Recruited from the noble lineages, these groups of religious specialists, besides their religious status and function, also held considerable political and economic power. They commissioned their own monuments and religious structures, headed lineages and could be regents or stewards for underage heirs to the title. Moreover, Zender argues that there was, despite loyalty and subordination to the k’uhul ajaw, opposition to this ruler-ideology, which is manifested in the sources. There was no fundamental disparity between military-political and religious authority. Religious status and functions were obviously shared by a number of people in these complex societies (Zender 2004c: iii-iv; 80-81; 221-226; 367-381). The organisation of the civil-religious hierarchy is not clear and is evidently complicated. Zender’s (comparative) analysis and interpretations raise many interesting questions. But what preoccupies us here is whether the various religious specialists were engaged in the ritual practice of time of the Long Count calendar.

The religious specialists did not passively participate, witness or conduct temporal rituals under the authority of the k’uhul ajaw. They could control these ceremonies. Monument 165, Tonina announces that the ajk’uhuun and yajawk’ak’ K’elen Hiix officiated the “period-ending” of when he probably acted as regent when Ruler 4 was still too young to rule. The ajk’uhuun and yajawk’ak’, Aj Ch’aaj Naah is said—together with another ajk’uhuun called “Bird Jaguar” by epigraphers—to oversee (yilaj) the “period-ending” ritual (stone-binding and incense-casting) of the thirteen year old Ruler 4 on according to Monument 110, Tonina (Zender 2004c: 342-346). Furthermore, tisakhuun’o’b were presiding over the ritual prac?tice of time in Comalcalco, Pomona, Tikal and Tonina (Martin and Grube 2000: 110; Zender 2004c: 220-221; 374).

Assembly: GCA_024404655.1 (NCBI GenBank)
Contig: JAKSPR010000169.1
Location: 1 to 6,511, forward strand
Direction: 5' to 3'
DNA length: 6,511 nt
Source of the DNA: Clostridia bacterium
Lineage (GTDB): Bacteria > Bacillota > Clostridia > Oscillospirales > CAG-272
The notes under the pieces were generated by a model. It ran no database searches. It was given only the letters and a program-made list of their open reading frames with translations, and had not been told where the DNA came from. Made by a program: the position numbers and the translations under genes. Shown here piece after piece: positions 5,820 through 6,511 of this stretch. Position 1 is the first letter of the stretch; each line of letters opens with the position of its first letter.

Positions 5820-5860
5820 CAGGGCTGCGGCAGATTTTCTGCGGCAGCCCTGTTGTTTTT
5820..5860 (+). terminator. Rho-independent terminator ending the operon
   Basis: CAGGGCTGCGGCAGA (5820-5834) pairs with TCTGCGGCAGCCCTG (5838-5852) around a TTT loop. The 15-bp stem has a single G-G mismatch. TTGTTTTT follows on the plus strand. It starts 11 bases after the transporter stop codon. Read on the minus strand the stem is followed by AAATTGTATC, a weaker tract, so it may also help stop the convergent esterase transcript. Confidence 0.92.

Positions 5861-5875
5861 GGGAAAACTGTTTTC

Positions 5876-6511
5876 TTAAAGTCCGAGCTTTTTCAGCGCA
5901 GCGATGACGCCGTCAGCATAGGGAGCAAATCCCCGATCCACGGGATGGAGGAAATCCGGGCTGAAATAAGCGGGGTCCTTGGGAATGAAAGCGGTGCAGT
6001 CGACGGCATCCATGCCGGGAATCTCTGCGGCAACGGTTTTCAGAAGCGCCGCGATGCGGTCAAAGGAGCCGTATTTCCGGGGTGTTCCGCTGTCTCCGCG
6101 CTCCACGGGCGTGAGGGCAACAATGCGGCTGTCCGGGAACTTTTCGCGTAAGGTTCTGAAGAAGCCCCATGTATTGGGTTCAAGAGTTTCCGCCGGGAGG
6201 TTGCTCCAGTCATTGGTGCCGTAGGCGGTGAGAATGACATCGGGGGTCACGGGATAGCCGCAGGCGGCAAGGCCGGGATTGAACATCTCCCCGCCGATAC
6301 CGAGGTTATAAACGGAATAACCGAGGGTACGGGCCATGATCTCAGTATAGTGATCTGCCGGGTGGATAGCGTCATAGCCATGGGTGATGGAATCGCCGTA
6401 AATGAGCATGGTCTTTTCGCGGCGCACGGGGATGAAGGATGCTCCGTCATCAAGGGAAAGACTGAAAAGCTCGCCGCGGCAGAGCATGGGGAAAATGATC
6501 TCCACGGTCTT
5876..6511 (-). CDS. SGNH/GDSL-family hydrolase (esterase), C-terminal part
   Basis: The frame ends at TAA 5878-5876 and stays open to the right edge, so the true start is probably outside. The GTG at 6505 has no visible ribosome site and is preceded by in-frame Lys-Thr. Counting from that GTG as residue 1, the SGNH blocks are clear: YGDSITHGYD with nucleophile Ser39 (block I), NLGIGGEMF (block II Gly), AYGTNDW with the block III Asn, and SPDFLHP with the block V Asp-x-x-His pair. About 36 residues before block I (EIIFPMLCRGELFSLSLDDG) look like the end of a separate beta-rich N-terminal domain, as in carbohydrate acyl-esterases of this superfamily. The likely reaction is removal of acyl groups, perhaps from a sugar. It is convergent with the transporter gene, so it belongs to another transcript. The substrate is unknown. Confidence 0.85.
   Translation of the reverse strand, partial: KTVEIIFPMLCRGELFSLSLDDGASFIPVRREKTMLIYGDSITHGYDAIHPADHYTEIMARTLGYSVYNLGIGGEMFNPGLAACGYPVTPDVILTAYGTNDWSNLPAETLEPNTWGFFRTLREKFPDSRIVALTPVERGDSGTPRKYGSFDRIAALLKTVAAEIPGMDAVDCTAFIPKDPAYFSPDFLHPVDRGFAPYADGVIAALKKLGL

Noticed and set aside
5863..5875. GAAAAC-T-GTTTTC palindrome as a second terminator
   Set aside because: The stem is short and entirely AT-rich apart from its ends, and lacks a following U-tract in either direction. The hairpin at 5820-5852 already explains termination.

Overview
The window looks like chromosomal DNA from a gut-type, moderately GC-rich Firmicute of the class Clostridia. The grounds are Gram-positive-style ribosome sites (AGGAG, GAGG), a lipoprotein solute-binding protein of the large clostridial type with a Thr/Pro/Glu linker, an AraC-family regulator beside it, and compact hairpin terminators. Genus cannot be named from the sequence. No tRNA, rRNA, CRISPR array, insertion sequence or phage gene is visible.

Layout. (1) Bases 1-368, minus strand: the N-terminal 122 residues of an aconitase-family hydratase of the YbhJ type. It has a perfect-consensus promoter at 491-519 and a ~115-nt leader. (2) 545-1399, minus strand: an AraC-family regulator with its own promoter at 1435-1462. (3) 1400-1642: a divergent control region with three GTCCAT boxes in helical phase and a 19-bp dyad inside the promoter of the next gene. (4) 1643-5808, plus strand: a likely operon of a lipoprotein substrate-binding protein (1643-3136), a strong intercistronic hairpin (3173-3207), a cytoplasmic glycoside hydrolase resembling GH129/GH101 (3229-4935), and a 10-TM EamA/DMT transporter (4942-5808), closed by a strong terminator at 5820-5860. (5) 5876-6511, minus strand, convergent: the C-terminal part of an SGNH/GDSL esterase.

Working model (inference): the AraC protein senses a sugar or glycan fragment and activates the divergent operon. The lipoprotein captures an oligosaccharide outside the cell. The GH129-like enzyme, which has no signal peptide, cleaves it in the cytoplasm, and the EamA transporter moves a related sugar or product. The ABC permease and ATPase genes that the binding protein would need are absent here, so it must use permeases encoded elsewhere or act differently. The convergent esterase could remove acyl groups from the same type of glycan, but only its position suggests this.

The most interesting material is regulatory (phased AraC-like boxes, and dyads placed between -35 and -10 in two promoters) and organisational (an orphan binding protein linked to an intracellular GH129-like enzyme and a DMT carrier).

But a religious specialist of the nobility did not necessarily have to be a temporarily regent for the indisposed k’uhul ajaw to be celebrating these rituals. For instance, a sajal both, an ajk’uhuun and an a-na-b’i (Zender 2004c: 222-223), was according to the inscription on Kuna-Lacanha Lintel 1 conducting a ritual practice of time on In addition, a stela excavated by INAH at Tonina, Mexico contains an inscription where a religious specialist, ajk’uh’un, is said (he is also portrayed in performing the described ceremony) supervising the ritual “period-ending” of 3 Ajaw 3 Suutz’ (Zender 2004c: 253-254; 257-258). There is an example of two aj k’uhuun, whom witness a temporal ceremony performed by an ajaw, according to Monument 110, Tonina (Jackson and Stuart 2001: 219). Yok Ch’ich Tal, theyajawk’ak and ajk’uhuun of K’ihnich Ahkal Mo’ Naahb’ [III] of Palenque, probably assist his lord in a ritual practice of time on according to the Pier Panel of Temple XIX, Palenque (Zender 2004c: 315). Stela 11, Piedras Negras illustrate Ruler 4’s overseeing of the “period-ending”